Steve Grogan is an ongoing contributor to Writer to Writers. He has published several short stories on the site, which can be found on the main page under the heading “Steve Grogan’s Fiction.” He has had several poems and short stories published over the years, some of which are available on Amazon. (See the announcement at the end of this post.)
He is the writer and creator of the ongoing, zombie, post-apocalyptic, Romero-meets-Dungeons-and-Dragons webcomic REDemption. Alternatively, Steve describes the comic by saying, “It is to zombie fiction what KILL BILL was to kung fu movies: everything I love about the genre housed under one roof and mixed with my voice.”
October 7, 2008
The next morning, I went online and ordered a new television. After that I put on some tunes and signed in to work. I had a stereo with a tray that could hold five CDs at a time. To get creative, I decided to put in a disc from different decades of rock. My audio time travel included the 1950s (Buddy Holly’s Greatest Hits), 1960s (Magical Mystery Tour), 1970s (Quadrophenia), 1980s (Zen Arcade), and 1990s (Siamese Dream). Can’t help but love a job where you can listen to tunes all day.
That’s what I thought when I started out, but as my choice for the 1960s got to its closing track (“All You Need is Love”), I felt an unexpected dose of anger building up in my gut. Why? Because of that fucker John Lennon. Here’s a guy who sang his heart into songs like “All You Need is Love.” Sat in bed for a week for peace and love. Preached non-stop about all the typical flowery happy lovey dovey hippy bullshit, and yet he abandoned his first son Julian. How can a man go in public and tell us to love everyone when he neglects his own son? And you want to talk about adding insult to injury: when Sean Lennon was born, John took five years off from music to raise him. The guy damn near retired for his second son. Was he on a guilt trip, devoting all the attention to Sean because he gave none to Julian? Once he felt the need to be such a great father, he should have given Julian a call. Let him in on some attention too.
That’s why as a person I admire Paul McCartney a hell of a lot more than Lennon. From what I’ve read, it seems like Paul gave Julian more father-like attention than good old John even dreamed of. They only thing you could say favorably about John in this situation is, “Well, at least he didn’t beat Julian.” But we’ll never have any way of knowing if he would have done that because Johnny boy didn’t stick around long enough to prove what kind of dad he would have been!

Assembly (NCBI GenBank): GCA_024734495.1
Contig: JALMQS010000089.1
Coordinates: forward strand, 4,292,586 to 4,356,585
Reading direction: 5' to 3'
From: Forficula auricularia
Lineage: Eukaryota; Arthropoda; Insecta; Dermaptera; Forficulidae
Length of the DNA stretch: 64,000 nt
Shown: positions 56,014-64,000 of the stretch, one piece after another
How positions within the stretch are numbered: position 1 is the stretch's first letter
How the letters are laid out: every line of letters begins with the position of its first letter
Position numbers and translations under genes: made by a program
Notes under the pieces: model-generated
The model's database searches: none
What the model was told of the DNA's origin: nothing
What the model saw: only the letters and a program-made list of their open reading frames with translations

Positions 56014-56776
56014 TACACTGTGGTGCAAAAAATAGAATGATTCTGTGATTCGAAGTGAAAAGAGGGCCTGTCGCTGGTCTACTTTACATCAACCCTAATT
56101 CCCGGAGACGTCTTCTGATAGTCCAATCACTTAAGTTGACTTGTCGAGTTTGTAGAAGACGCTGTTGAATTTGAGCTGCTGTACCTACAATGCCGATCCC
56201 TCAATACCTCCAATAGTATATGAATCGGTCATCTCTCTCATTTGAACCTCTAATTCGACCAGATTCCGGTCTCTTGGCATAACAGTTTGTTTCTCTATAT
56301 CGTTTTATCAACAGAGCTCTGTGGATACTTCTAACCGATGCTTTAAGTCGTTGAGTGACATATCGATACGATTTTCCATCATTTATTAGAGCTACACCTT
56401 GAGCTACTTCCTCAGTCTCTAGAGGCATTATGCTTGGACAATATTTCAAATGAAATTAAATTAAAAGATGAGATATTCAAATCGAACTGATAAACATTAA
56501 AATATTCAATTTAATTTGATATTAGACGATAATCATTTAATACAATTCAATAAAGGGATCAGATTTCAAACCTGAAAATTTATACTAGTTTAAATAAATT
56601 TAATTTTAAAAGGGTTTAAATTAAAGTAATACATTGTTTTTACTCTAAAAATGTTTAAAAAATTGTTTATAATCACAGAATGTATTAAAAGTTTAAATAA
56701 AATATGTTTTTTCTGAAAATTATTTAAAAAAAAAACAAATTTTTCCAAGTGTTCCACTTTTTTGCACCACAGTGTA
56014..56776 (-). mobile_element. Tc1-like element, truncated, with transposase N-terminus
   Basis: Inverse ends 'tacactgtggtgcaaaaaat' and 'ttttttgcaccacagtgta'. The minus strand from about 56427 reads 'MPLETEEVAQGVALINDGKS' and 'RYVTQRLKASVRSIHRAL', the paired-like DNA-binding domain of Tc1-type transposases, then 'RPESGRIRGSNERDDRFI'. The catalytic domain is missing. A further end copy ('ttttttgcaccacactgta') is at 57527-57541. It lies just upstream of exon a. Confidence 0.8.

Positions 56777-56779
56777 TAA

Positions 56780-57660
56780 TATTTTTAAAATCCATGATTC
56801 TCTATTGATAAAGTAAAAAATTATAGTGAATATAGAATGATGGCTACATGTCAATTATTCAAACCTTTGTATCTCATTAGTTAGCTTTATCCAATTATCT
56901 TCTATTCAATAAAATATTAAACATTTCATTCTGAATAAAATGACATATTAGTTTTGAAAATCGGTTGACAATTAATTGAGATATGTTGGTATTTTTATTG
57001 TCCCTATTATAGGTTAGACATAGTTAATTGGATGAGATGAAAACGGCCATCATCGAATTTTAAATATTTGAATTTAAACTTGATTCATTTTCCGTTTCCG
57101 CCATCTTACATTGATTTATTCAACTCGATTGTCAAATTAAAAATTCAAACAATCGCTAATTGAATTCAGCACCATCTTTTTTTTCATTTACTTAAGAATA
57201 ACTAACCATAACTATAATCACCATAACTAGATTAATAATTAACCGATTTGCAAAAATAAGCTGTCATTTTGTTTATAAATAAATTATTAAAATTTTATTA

The fact of the matter is this: people put John Lennon on a pedestal like he was a god, but in truth he could be just as much of a bastard as anyone else. And you know the funny part? John himself would probably agree with that assessment.
Angry little diatribe aside, my day was business as usual. I worked as late as I could, which was 8PM. That’s when Value Scripts’ main servers started their overnight maintenance. And why not work so late? After all, it’s not like I could go anywhere. And luckily for me, Value Scripts had just reinstated overtime; I needed the extra work to refund the money I’d just spent on a new television.
Come to think of it, there was a lot that I wanted to buy. Most of it was in the form of entertainment like books, movies, and music, while other items were necessary like food, cleaning supplies, and hygiene supplies. I made two lists: one for the things I needed, and one for things I wanted.
To my surprise the longest list of all turned out to be books that I’d always wanted to read but never got around to. At long last I would have time to devour Stephen King’s massive seven volume Dark Tower series. There were several other horror authors I’d meant to read over the years but never got around to like Jack Ketchum, Joe R. Lansdale, David J. Schow, and Rex Miller. And I can’t forget that there were books from authors I already liked but just hadn’t had the time to read, like Clive Barker’s Imajica, Weaveworld, and the two Abarat books. On the literary side of things, there were the books of Thomas Pynchon, the stream-of-consciousness masterpiece Ulysses, and a very fat three-volume set of books by Marcel Proust called Remembrance of Things Past. And who could forget one of the biggest epics of all time: Leo Tolstoy’s War and Peace?